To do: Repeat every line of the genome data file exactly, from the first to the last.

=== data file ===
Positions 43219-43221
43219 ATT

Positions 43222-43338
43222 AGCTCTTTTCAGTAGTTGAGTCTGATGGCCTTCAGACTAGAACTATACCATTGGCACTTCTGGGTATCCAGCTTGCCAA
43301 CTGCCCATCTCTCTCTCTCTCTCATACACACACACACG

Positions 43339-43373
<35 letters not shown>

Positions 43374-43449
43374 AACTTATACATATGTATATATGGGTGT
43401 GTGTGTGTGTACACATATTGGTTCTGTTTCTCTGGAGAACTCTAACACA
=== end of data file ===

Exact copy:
Positions 43219-43221
43219 ATT

Positions 43222-43338
43222 AGCTCTTTTCAGTAGTTGAGTCTGATGGCCTTCAGACTAGAACTATACCATTGGCACTTCTGGGTATCCAGCTTGCCAA
43301 CTGCCCATCTCTCTCTCTCTCTCATACACACACACACG

Positions 43339-43373
<35 letters not shown>

Positions 43374-43449
43374 AACTTATACATATGTATATATGGGTGT
43401 GTGTGTGTGTACACATATTGGTTCTGTTTCTCTGGAGAACTCTAACACA